As I travel my own career path, I’ve noticed two types of people traveling alongside me. Those who are driving and those who are in the passenger seat just along for the ride and hoping their career path leads someplace good.
What I have noticed is those that who are driving are the more fulfilled lot. That said, I’m sure there are many of you reading this who may be younger and might be asking, “So how do I get in the driver’s seat, and what does that mean?” To address the latter, what it means is that you don’t just show up and wait to be picked. Instead, set yourself up for opportunities by establishing yourself as the obvious choice and in some cases, asking for opportunities before you are asked. So how do you do that?
First, start with attitude, it’s free! Show up with a positive can-do attitude every day. Second, own it! It’s always you! Don’t say, “That’s not my department.” Instead say, “I can help with that.” I had a mentor once tell me that more responsibility is taken than given. Start owning things and soon everyone will look to you as the expert. It wasn’t that it was assigned to you, but you established yourself as the expert so it’s you! Bang! You just became more integral and key to the organization.
Learn more about the organization
Next, be curious. Ask questions and work to understand the organization and what’s important to them. When you understand this, you can focus your work on supporting those values and yes, become a key part of the organization because you’re working on what’s important to them.
A great way to do that is to read the business plan. It will tell you what’s most important to the organization. What is their mission, what are their long-term goals, what are their short-term goals, etc.? As you read it ask yourself, where am I in this plan? What pieces are a part of the plan? What teams, what projects, what goals?
If you can’t see your team or self in the plan that’s a problem. Why aren’t you top of mind in the plan? Go to work on things that will get you into the plan and are most important to the organization. Let your managers know what you have an interest in. Likely they would be impressed if you said, “Hey I read xyz in the business plan. I’d love the opportunity to be involved, it sounds fascinating.” Once you do that, you just passed another milestone on your career path where you are in the driver’s seat.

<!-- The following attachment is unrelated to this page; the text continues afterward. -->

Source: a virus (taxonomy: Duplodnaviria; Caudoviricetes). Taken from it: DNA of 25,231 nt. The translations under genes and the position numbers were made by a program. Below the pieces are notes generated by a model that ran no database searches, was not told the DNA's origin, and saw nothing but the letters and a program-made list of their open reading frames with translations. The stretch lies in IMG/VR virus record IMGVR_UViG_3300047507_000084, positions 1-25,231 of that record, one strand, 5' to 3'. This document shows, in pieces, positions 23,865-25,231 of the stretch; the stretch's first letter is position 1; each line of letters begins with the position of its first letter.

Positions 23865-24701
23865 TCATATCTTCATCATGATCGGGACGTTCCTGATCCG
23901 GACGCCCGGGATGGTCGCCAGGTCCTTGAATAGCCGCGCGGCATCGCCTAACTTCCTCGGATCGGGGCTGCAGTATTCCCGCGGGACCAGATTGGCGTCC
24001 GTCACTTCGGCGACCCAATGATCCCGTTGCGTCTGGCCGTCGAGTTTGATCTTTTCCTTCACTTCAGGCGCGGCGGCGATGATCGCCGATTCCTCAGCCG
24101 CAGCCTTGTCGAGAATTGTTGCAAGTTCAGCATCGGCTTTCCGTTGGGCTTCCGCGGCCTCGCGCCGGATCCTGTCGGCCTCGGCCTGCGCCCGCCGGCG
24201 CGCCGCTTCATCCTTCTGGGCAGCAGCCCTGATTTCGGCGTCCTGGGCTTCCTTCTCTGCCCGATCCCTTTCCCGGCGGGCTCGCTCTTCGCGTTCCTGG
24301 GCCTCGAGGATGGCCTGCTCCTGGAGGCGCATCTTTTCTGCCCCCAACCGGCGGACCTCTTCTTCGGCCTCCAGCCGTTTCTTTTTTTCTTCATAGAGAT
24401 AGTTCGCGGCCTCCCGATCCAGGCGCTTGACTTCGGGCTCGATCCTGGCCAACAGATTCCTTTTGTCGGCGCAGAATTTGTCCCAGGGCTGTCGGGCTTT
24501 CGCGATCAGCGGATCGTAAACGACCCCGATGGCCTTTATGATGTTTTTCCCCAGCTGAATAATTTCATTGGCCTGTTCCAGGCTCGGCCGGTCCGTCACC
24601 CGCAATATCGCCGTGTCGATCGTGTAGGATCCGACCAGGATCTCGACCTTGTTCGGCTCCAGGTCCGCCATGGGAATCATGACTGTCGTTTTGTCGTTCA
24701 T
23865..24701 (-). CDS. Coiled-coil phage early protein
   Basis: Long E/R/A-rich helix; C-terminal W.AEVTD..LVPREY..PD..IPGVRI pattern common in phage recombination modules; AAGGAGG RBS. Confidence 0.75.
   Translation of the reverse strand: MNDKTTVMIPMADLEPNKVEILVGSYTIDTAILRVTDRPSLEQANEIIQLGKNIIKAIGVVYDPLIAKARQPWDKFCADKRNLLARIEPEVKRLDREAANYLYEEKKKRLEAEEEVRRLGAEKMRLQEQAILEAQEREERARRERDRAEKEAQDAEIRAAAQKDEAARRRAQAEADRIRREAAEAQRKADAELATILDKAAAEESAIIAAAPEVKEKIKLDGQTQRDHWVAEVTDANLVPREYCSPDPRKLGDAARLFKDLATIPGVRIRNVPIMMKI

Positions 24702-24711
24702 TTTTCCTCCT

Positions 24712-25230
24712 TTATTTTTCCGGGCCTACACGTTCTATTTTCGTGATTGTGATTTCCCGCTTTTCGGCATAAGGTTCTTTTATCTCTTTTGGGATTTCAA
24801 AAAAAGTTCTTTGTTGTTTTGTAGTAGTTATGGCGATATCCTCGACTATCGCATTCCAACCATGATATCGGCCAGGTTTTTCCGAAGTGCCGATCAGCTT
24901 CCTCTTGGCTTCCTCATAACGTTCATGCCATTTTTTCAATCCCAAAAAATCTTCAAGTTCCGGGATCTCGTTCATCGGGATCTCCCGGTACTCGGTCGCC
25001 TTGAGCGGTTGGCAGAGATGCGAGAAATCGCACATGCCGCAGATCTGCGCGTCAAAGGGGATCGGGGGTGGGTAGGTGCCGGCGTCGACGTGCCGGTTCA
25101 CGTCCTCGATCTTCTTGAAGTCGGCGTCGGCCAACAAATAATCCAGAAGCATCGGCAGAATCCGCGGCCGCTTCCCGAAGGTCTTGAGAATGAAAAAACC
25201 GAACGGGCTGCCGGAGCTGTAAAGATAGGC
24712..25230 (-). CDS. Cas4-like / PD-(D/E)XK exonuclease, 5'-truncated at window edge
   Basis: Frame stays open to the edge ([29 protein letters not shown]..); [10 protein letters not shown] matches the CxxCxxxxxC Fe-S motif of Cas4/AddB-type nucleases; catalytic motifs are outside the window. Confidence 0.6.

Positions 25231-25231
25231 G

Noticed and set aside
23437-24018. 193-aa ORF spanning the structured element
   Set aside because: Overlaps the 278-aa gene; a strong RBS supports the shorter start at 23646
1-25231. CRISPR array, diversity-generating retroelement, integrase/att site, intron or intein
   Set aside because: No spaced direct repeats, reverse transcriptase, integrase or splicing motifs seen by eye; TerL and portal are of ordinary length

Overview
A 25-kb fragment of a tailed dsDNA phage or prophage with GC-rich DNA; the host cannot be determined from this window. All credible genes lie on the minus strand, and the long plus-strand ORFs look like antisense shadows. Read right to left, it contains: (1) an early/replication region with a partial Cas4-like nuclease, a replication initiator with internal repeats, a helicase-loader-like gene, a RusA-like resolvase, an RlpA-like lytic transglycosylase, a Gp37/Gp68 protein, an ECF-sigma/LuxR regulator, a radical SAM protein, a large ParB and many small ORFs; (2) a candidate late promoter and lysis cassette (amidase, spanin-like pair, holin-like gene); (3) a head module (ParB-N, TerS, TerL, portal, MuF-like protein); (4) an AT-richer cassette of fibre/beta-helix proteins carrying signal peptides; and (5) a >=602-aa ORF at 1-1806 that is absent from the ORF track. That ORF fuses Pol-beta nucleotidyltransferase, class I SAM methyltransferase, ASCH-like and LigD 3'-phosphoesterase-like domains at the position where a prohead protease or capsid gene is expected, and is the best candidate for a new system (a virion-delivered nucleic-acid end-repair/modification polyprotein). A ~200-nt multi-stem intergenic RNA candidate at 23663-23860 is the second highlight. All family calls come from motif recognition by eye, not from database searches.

While there are many things you can do to get in the driver’s seat on your career path, having an awareness of driving versus riding can guide you in your actions. Always be aware of the persona that you are exhibiting. Make sure it’s the persona that aligns with your career goals. Think about how you dress, how you speak, your mannerisms, etc.
I read somewhere that 80%+ of communication is non-verbal. Are your actions and image speaking so loud others can’t hear what you’re saying? If your goal is to be a manager, are you looking at the managers at the organization and above them on the org chart and asking “do I embody that?” Or am I still acting as I did in high school or as I would be when I’m out with my buddies?
Talk to the leaders
I’ll leave you with one last tip. Remember I said to ask questions… well do that, but be sure to ask questions of key leaders. “I see you lead the xyz team. Can you tell me about what you do on that team and why it’s important to our credit union and its members?”
This does a couple of things for you. You get to network and know players in key positions and show them you’re interested in more than coming to work, feeling secure, and going home with a paycheck. Rather you have a desire to understand what matters and to know more, and you will indeed know more about the business of the organization that will help you better understand how you can make yourself more valuable to them.
You can and should always put yourself on the other side of the desk. Think about it—if you’re the manager and you have an employee with a can-do attitude, who owns anything that comes their way, who is interested in what matters most to the organization, who wants to be a part of it, and whose persona embodies the values of the organization, don’t you think maybe you’d be interested in giving that person an opportunity when it arises?